- The films do this by appropriating communication tools to transmit an audiovisual form of Inuit oral history and storytelling to a hybrid audience: Isuma’s primary goal is to delight other Inuit, and its secondary goal is to connect with a global media audience. Indeed, Cohn argues that ‘[Inuit] storytelling as an oral form is most compatible in contemporary form with film-making or theatre’ (quoted in Wachowich, 1997a).
For many years these media artists in Igloolik have dreamed of how to use the Internet in Igloolik to enhance and promote Inuit culture as well as their own creative process. While dial-up access has been available in Nunavut for several years, it has been a slow and unstable means of connecting to the Internet, with connection speeds usually in the 14.4 kbps range that most Southern Internet users last experienced a decade and a half ago.
Previous experiences using the Internet and the World Wide Web by artists in Igloolik include the experimental ‘Live from the Tundra’ project (http://nunatinnit.org), produced by the Arnait Women’s Video Workshop of Igloolik in August 2001. A group of Inuit and non-Inuit artists took a two-hour boat trip from Igloolik to a traditional Inuit outpost camp called Najuktuktujuk, far from phone and power lines. The camp was presided over by elders Enuki and Vivi Kunuk (the parents of filmmaker Zacharias Kunuk). Over five days the group uploaded daily audio, video, photo, and text dispatches to the Web from what was dubbed the Nunatinnit Mobile Media Lab employing a high-speed data satellite phone (which at that time meant 64 kbps).
This daily journal of life in a remote outpost camp was meant to give the world a sense of the experience of living on the land in the High Arctic, as well as to push the aesthetic and technological possibilities offered by digital media and the World Wide Web – namely, hypertext, satellite technologies, streaming media, networked experiences, and mobile computing. Specifically, hypertext and integrated media permitted the expression of simultaneous, parallel, yet different experiences of the same event or moment in time (for instance, a seal hunt, sunset, walk on the land, performance, discussion, et cetera). Thus the same story or account of an experience may be told from different points of view (Inuit, Southern, elder, youth, male, female, et cetera) and though different media (sound, video, photo, drawing, text, et cetera).
While a successful experiment in remote, mobile computing, the satellite phone technology used for Live from the Tundra was exorbitantly expensive (airtime alone cost U.S.$10 per minute, never mind the cost of the phone terminal itself). It did, however, give Igloolik artists such as Zacharias Kunuk the desire to explore the possibility of one day establishing a permanent mobile media lab out on the land in a traditional camp outside the community of Igloolik, streaming their media art to the rest of the world through the Internet (Soukup, 2001).
The rollout of wireless broadband in every community throughout Nunavut in 2005, thanks to the efforts of the non-profit Nunavut Broadband Development Corporation (http://www.nunavut-broadband.ca), now makes cultural uses of the Internet far more interesting (and affordable). It may also be as, or even more, revolutionary to the economic and cultural thread of the Arctic than the launch of satellite communication across Northern Canada in the 1970s. Broadband can accommodate media-rich content, such as audio and video streaming, and thus a departure from text-based Web interaction, which is especially appropriate for a culture based on an oral language like Inuktitut (the language only came into written form less than 100 years ago with the introduction of the syllabic writing system introduced by Christian missionaries).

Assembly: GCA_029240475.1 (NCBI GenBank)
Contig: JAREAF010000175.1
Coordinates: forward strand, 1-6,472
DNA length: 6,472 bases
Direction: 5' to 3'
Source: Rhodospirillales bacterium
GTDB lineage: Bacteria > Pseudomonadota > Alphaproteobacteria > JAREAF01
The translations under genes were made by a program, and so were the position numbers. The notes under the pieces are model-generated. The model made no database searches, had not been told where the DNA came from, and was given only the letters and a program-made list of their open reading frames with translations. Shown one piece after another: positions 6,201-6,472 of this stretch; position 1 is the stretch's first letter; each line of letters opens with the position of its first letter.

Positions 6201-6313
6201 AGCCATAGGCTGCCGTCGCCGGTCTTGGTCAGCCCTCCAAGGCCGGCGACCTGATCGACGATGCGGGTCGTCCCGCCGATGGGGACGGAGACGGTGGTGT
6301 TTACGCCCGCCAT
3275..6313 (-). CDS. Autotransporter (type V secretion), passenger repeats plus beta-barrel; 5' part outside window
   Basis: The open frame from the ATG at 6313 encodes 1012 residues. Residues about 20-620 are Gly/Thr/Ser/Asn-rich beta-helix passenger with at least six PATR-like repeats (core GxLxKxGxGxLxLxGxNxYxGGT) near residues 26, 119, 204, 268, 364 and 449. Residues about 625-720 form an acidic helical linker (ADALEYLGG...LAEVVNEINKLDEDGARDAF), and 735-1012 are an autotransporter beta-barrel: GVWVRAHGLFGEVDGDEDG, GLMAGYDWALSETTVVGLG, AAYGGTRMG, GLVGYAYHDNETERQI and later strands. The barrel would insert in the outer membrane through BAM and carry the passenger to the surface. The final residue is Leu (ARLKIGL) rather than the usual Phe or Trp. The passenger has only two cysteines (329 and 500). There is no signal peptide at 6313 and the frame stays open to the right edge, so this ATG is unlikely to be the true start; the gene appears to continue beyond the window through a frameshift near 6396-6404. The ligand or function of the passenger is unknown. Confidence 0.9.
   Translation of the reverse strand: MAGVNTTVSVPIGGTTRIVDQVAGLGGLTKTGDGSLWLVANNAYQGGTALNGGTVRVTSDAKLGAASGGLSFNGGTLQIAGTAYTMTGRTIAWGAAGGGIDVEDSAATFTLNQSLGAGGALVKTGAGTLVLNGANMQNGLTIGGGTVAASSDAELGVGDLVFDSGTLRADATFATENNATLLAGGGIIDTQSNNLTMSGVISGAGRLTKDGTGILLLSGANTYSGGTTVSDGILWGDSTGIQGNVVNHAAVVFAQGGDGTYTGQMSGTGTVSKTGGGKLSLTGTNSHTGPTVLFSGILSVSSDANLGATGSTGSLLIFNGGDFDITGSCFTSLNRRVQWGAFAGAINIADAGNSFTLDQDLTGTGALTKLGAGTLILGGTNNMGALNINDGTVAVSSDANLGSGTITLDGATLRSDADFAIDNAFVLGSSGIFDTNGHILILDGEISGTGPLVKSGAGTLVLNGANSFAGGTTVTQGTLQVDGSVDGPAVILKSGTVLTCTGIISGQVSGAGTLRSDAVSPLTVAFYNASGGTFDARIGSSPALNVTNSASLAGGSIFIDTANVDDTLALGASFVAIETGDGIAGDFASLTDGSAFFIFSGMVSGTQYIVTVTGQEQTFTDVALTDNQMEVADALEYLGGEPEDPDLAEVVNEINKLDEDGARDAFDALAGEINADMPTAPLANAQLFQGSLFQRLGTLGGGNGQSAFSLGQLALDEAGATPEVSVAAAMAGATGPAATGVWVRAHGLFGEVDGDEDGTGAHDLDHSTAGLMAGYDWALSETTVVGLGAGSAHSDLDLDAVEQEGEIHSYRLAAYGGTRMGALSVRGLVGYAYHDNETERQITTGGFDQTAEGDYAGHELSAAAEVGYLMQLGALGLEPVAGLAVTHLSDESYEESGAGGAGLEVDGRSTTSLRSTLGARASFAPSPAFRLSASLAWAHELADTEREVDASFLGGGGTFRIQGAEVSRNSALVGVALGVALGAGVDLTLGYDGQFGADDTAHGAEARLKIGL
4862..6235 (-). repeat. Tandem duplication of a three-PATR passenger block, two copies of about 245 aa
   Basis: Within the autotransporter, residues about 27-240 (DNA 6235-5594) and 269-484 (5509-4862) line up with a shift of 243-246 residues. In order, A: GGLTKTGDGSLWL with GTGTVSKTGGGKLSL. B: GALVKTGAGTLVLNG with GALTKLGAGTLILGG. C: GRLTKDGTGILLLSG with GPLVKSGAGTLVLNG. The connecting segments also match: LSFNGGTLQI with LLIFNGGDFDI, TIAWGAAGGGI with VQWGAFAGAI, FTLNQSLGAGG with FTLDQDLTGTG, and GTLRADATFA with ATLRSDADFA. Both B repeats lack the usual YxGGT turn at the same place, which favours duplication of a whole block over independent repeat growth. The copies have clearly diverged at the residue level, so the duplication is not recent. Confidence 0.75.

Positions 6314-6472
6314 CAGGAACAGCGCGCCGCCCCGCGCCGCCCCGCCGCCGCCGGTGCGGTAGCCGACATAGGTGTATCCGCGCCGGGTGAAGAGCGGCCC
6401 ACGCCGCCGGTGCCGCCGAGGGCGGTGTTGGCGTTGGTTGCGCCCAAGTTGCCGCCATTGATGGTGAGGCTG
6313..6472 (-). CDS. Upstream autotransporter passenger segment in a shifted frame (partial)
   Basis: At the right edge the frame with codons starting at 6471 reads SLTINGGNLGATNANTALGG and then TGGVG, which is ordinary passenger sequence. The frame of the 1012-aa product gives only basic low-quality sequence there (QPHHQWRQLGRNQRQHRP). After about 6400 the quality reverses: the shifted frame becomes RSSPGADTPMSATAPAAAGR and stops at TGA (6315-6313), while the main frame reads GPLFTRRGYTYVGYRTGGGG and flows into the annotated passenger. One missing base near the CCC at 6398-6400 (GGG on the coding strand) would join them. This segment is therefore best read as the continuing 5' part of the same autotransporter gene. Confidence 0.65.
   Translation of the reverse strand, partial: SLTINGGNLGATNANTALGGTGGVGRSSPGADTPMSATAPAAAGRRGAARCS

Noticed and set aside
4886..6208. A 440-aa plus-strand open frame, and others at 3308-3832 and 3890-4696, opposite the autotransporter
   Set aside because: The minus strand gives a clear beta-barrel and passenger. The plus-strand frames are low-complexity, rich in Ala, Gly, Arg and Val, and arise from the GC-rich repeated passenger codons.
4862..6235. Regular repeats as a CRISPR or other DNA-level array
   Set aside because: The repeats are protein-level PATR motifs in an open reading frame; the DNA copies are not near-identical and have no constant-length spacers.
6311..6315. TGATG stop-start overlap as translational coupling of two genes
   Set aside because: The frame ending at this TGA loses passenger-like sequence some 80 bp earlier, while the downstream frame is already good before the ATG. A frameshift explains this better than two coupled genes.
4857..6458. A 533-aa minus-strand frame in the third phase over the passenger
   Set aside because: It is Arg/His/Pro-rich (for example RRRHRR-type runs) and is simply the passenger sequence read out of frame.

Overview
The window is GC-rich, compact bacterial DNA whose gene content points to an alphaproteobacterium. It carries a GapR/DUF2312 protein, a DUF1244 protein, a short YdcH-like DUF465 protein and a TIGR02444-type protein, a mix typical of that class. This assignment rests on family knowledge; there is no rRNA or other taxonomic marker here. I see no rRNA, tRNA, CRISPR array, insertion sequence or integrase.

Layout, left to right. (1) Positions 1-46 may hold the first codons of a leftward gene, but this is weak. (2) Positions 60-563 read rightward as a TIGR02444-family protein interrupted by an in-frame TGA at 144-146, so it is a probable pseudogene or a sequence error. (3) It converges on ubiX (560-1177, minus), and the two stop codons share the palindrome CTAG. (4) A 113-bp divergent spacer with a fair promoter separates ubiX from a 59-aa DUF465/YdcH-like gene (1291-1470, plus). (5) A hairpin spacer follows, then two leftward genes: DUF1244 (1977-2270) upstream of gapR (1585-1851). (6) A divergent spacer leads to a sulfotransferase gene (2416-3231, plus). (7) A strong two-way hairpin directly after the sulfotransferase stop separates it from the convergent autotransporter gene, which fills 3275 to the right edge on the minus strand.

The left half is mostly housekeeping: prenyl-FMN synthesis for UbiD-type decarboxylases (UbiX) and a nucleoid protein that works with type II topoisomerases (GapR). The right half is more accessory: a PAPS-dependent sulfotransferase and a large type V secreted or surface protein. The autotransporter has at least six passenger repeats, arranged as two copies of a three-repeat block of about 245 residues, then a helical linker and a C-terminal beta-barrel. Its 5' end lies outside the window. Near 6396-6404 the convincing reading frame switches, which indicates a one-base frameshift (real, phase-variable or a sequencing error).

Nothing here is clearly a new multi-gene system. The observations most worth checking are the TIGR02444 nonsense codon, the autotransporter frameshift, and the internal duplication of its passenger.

Beyond cultural uses, broadband also brings great potential for distance learning, e-commerce for Nunavut’s artists and craftspeople, and distance-medicine for a small population spread across a vast territory. Wireless capacity makes Internet accessible outside of the communities within a radius of 30 km, meaning that Inuit will be able to use this form of communication from their hunting camps if they wish.
Isuma’s goal is to find a way through wireless broadband for Inuit artists to return to a thoroughly contemporary nomadism that does not seek to throw Inuit back into the Stone Age, but instead marries tradition with the modern: remaining out on the land, living a traditional life of hunting and gathering, all while being in contact with the rest of the twenty-first century through the Internet. In Isuma’s case, this means making films and television outside of the confines of town, in the beauty of the Arctic landscape where the company’s films are shot, and having a remote media lab at Siuraajuk, the ancestral home of Zacharias Kunuk’s family.
This traditional hunting camp, about three hours by skidoo over the frozen sea ice, was most recently the location for Isuma’s new feature film, The Journals of Knud Rasmussen. For Zacharias Kunuk, who would consider himself a hunter before calling himself a filmmaker, the appeal of this ‘outpost camp media lab’ is obvious: ‘being able to edit a movie, take email, and if you see a seal in the bay, you drop everything and go out after it.’ (Zacharias Kunuk, President, Igloolik Isuma Productions, Igloolik, personal communication, August 27, 2001).